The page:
Your baby does a good job taking care of his iron needs he'll get his share before you do. Still, maternal anemia can affect a baby's iron stores at birth, increasing his risk for anemia later in infancy. Iron-deficiency anemia during pregnancy is linked to an increased risk of preterm delivery and low birth weight. It's also associated with a higher risk of stillbirth or newborn death, so it's something to take seriously. Iron-deficiency anemia affects your health as well. It can lower your energy and make it harder for your body to fight infection. And if you're anemic later in pregnancy, you're more likely to have problems if you lose a lot of blood when you give birth. You may feel dizzy, have a rapid heart rate, or have other symptoms that require you to stay in the hospital an extra day or two. You're also more likely to need a blood transfusion.

Sicle cell anemia and thalassemia are both inherited blood disorders. The risks for pregnancy depend on whether the mother has sickle cell disease or sickle cell trait. Generally, women with sickle cell trait are not at increased risk for problems, however, it is important to remember that, unlike sickle cell anemia, a woman with sickle cell trait can have iron deficient anemia while pregnant and may need iron supplementation for this reason. Some women with sickle cell disease may benefit from blood transfusions to replace the sickled cells with fresh blood. These may be done several times during the pregnancy to help increase the blood's ability to carry oxygen and decrease the number of sickled cells Severe forms of thalassemia frequently produce iron overload. Excess iron accumulates due to enhanced iron absorption produced by thalassemia, repeated blood transfusions or both. A number of questions are frequently asked regarding thalassemia and iron. Iron replacement tablets or iron-supplemented vitamins should be taken only as directed by a physician to treat actual iron deficiency or to prevent iron deficiency in high risk circumstances (e.g., pregnancy). While in Thalassemia major, the administration of iron supplements is absolutely contraindicated, in Thalassemia minor, iron may be given. People with thalassemia trait (thalassemia minor) are not per se at greater risk of complications from iron in the diet than anyone else in the general population. In the absence of concomitant iron deficiency, iron supplementation will neither correct nor improve anemia due to thalassemia. For people with both iron deficiency and thalassemia, iron replacement will lessen the severity of the anemia, until the iron deficiency is corrected. The blood count will level off and no further improvement will occur.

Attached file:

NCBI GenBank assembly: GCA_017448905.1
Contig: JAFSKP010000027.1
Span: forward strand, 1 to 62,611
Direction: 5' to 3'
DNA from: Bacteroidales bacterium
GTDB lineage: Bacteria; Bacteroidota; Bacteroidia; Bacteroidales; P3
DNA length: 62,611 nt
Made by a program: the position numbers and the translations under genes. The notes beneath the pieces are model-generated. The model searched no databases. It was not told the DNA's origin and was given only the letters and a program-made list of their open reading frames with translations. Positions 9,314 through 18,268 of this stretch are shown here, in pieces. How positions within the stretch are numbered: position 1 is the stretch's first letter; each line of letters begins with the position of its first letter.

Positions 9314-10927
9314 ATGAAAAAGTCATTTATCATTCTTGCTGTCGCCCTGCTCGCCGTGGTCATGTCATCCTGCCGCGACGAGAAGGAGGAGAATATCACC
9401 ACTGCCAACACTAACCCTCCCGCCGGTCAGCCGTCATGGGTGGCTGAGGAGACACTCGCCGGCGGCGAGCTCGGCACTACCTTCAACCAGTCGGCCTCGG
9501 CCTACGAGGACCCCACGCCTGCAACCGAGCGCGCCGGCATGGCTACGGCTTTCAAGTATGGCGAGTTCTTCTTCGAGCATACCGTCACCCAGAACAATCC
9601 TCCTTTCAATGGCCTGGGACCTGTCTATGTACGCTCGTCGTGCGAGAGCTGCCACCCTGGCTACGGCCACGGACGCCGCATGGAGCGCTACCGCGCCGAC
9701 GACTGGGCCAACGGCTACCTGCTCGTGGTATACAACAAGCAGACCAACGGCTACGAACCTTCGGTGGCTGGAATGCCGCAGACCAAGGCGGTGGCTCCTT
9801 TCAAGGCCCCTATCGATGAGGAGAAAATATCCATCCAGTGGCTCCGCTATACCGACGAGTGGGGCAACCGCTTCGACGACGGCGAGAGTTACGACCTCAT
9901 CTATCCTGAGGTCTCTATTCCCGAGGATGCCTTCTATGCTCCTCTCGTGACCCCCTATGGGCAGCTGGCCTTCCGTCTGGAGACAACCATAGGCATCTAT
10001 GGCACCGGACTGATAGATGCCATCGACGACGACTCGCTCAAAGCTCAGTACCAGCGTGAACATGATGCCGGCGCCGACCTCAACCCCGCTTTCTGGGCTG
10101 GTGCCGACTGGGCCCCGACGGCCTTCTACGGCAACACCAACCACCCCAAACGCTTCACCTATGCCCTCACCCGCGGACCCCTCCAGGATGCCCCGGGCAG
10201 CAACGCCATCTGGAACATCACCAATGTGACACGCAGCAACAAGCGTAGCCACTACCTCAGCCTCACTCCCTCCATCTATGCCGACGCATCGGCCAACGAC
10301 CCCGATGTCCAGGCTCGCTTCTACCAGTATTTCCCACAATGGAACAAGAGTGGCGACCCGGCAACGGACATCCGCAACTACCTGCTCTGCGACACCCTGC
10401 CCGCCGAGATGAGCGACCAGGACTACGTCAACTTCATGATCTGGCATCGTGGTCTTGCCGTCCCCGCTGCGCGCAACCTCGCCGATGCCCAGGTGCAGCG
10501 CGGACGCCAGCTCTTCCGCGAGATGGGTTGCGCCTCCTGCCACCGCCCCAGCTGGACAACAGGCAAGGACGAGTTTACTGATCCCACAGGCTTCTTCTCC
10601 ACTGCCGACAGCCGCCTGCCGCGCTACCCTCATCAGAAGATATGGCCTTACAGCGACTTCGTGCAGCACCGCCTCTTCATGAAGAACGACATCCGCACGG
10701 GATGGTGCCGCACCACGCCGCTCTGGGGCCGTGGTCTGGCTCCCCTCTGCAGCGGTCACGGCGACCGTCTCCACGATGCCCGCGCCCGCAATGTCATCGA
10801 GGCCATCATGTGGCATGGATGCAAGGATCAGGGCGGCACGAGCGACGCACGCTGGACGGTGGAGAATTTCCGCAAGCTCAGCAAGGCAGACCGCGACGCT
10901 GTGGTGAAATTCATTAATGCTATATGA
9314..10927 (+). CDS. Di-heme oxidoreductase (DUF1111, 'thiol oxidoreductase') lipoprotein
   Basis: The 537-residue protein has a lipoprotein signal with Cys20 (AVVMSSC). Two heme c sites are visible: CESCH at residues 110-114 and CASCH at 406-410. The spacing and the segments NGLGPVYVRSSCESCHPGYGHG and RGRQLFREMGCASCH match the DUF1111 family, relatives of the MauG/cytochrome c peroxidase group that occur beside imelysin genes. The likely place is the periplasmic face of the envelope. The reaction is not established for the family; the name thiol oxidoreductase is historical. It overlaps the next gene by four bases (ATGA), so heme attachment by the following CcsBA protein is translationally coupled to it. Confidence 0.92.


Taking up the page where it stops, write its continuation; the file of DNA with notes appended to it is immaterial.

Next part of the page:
What about Sickle cell anemia or Thalassemia?

Dr. Fareeda Hameed AlDallal

Consultant Family Physician Head of Antenatal Committee fdallal@health.gov.bh

Edited by:

Consultant Family Physician MCH & Information Coordinator in Primary Health Care malawi2@health.gov.bh

Dr. Manal Al-Alawi

Reviewed by: